· The "Handigodu Syndrome" in the population of many rural areas in Kamataka was traced to the victim's diet of crabs found in ponds and rice fields which were contaminated with pesticides (endrin and parathion). Victims were crippled; their limbs, lips and shoulders became deformed.

· The major source of dietary intake of pesticide residues is human milk and milk products, followed by oils and fats.

Effects of pesticides on the environment


Potential effects


Presence of residual amounts in soil, water and air.


Presence of residual amounts. Damage due to phytotoxicity. Changes in vegetative development.


Presence of residual amounts in domestic and wild animals. Physiological actions (non-vitality of birds eggs). Extermination of some wild species. Development of second-generation pests.


Presence of residual amounts in tissues and organs. Occupational diseases.


Presence of residual amounts.

Organism being controlled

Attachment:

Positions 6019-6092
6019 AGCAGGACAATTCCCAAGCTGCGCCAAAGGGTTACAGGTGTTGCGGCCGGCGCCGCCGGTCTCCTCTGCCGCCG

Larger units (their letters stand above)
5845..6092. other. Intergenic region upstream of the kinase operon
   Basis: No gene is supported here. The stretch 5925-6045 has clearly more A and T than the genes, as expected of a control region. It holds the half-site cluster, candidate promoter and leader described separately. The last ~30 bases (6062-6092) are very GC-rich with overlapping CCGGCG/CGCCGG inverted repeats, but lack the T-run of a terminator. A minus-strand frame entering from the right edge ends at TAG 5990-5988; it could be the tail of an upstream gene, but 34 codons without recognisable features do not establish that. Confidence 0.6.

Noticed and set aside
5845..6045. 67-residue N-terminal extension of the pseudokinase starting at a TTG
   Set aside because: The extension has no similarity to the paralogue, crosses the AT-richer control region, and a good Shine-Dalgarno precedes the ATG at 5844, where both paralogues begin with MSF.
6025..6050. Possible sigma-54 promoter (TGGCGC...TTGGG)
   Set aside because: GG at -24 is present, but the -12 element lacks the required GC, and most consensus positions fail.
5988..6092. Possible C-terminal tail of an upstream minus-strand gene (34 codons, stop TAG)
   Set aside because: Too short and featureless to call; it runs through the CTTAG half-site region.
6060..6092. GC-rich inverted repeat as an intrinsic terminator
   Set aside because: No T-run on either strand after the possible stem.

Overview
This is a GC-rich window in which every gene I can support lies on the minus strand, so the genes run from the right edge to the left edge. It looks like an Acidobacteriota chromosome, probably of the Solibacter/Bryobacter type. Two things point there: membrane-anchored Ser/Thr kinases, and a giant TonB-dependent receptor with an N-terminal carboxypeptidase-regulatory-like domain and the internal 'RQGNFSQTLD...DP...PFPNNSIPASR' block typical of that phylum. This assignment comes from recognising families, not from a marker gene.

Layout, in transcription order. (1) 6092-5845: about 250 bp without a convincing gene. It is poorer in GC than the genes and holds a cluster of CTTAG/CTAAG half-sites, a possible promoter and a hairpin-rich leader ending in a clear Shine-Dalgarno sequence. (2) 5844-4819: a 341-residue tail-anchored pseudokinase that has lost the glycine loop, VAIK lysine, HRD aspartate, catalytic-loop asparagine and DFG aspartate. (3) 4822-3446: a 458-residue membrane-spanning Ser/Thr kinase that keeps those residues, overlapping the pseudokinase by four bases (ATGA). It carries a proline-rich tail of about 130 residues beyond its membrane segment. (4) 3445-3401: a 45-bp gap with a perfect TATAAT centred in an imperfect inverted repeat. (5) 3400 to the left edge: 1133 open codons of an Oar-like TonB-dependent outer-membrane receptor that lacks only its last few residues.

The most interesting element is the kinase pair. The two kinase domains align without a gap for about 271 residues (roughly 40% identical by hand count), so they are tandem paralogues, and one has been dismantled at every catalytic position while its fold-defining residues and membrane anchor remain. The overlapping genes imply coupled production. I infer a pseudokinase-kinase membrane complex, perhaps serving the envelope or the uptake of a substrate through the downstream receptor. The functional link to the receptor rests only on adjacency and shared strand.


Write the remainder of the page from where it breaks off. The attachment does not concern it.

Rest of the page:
Development of resistance.

Biological transfer of pesticides

Pesticides enter a biological system by three main routes: aerial, terrestrial and aquatic.

Biological transfer of pesticides

Biomagnification of pesticides

The accumulation of pesticides in various biological systems is called "biomagnification". Some persistent pesticides accumulate in various biological system at levels much higher than those in their surroundings. For example, 1 kg of soil may contain only 1/1000 of a milligram of organochlorine pesticides-but a kilogram of carrots grown in the same soil may contain as much as 6 mg of pesticides.

Pesticides in the air

Pesticides enter the atmosphere mainly through the treatment of agricultural crops, seeds, forests, and water basins. They get into the air together with soil dust' via wind erosion, during soi! cultivation and crop harvesting. They are also evaporated from moist surfaces such as soil, water and plants. From the atmosphere, the pesticides and their metabolites get into water and soil and continue to circulate in the environment.

Aquatic environments

Pollutants, including pesticides, accumulate in sediments which serve as a habitat for various organisms in the aquatic food chain, which ultimately involves fish. Even in insignificant concentrations, some pesticides may change the taste and odour of water, have a negative effect on the process of oxygen formation by phytoplankton, and affect the vital activities of the inhabitants of the water ecosystems.